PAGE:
The Experience of Being a Traditional Midwife: Living and Working in Relationship With Women
Article first published online: 1 MAR 2011
© 2011 by the American College of Nurse-Midwives
Journal of Midwifery & Womens Health
Volume 56, Issue 2, pages 161–166, March/April 2011
How to Cite
Dietsch, E. and Mulimbalimba-Masururu, L. (2011), The Experience of Being a Traditional Midwife: Living and Working in Relationship With Women. Journal of Midwifery & Womens Health, 56: 161–166. doi: 10.1111/j.1542-2011.2011.00025.x
- Issue published online: 23 MAR 2011
- Article first published online: 1 MAR 2011
- birth attendant;
- traditional midwifery
Introduction: The purpose of this project was to learn from traditional midwives about their experience of practicing in an area of rural Kenya.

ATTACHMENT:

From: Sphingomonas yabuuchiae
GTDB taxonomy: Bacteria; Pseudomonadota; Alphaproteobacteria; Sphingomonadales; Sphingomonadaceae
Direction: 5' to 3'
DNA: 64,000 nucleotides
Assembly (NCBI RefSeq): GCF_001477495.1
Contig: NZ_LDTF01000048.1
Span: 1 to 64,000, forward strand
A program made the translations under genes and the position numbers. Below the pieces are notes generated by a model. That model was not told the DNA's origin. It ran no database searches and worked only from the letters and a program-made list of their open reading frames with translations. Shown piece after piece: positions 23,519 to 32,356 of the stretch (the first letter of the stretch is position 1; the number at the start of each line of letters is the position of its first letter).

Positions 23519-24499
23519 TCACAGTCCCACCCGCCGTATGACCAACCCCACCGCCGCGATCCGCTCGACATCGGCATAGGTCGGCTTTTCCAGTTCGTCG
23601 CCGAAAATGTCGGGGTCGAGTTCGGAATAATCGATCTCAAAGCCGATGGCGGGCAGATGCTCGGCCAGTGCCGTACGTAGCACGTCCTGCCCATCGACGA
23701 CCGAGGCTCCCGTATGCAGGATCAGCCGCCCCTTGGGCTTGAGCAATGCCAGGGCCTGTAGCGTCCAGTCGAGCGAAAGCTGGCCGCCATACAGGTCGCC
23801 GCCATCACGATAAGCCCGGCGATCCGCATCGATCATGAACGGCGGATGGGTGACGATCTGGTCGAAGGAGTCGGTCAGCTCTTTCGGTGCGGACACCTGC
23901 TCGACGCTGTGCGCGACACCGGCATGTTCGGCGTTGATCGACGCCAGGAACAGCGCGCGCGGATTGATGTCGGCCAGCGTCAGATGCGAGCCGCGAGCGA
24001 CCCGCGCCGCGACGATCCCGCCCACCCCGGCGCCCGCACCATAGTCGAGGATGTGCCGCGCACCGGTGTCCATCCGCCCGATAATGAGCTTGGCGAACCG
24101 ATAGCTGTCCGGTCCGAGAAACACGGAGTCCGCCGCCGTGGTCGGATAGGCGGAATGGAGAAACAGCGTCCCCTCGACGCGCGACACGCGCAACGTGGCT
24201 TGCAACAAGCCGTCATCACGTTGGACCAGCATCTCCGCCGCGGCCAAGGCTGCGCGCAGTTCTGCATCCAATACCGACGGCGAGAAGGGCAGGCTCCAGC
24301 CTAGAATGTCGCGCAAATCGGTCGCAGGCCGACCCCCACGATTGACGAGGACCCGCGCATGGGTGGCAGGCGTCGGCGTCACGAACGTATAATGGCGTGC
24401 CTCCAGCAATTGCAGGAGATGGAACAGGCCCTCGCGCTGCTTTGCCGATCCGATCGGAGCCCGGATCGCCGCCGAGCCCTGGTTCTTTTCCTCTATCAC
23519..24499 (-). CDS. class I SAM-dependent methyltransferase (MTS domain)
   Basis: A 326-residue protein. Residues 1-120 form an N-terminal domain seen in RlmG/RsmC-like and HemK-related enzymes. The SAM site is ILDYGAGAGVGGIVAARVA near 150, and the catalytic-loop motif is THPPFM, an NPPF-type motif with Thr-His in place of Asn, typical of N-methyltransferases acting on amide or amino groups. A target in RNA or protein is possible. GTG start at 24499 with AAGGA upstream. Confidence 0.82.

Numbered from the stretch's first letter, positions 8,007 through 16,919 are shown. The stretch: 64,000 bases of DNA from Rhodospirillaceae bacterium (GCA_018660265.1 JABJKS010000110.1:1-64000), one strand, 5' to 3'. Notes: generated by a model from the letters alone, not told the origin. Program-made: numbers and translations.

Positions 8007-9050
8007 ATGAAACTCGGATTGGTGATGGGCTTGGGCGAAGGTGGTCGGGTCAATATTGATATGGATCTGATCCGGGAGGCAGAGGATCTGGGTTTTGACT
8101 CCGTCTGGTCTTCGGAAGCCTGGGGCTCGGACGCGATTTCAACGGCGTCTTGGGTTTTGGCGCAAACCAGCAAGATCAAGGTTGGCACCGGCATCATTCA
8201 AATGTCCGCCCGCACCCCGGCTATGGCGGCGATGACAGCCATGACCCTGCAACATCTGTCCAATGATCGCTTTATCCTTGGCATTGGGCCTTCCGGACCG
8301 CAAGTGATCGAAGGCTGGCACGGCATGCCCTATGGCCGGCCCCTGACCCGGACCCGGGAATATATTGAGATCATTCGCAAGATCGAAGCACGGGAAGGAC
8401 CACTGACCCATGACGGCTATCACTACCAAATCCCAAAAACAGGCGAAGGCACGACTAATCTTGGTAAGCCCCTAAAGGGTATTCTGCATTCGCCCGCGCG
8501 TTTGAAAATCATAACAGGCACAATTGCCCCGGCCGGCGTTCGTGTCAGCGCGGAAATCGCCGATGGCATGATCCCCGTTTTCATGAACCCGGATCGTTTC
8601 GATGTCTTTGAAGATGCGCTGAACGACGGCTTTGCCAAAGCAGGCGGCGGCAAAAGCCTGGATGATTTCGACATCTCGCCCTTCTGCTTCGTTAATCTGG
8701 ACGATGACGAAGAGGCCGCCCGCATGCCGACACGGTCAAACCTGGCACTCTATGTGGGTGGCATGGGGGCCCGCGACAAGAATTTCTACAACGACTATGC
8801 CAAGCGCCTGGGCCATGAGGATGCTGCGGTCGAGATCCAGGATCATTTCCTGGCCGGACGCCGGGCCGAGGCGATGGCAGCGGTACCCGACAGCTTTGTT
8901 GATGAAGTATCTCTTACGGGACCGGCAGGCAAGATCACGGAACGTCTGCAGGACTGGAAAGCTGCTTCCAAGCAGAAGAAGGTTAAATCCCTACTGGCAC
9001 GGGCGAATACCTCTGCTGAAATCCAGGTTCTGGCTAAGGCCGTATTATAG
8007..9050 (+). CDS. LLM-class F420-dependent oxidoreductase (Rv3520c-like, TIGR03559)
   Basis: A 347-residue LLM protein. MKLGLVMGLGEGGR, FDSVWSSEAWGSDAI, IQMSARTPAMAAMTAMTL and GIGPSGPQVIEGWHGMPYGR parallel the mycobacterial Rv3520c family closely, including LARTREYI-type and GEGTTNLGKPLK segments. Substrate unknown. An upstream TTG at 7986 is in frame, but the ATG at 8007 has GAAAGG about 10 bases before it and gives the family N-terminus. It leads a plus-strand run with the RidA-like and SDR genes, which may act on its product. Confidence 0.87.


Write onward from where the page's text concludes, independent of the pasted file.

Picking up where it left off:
Methods: This qualitative, service-based research project used a simple exploratory and descriptive design. Data were collected through in-depth interviews and fieldwork notes taken during and immediately after the interviews with 84 traditional midwives. Data were thematically analyzed and themes identified through paired-author consensus. Exemplars using the participants’ translated words were used for analysis and presentation purposes.
Results: In being humble, patient, and kind, the traditional midwives used their relationships with women to create an enabling, calm, and physiologically sound intrapartum environment.
Discussion: Traditional midwives provide a valuable service to women in this area of Kenya at a time when their role is being increasingly devalued by global health agencies. We recommend a redirection of global policy from one that esteems only professional caregivers to one that recognizes the potential value of traditional midwives and supports them through sustainable, evidence-based education and resourcing.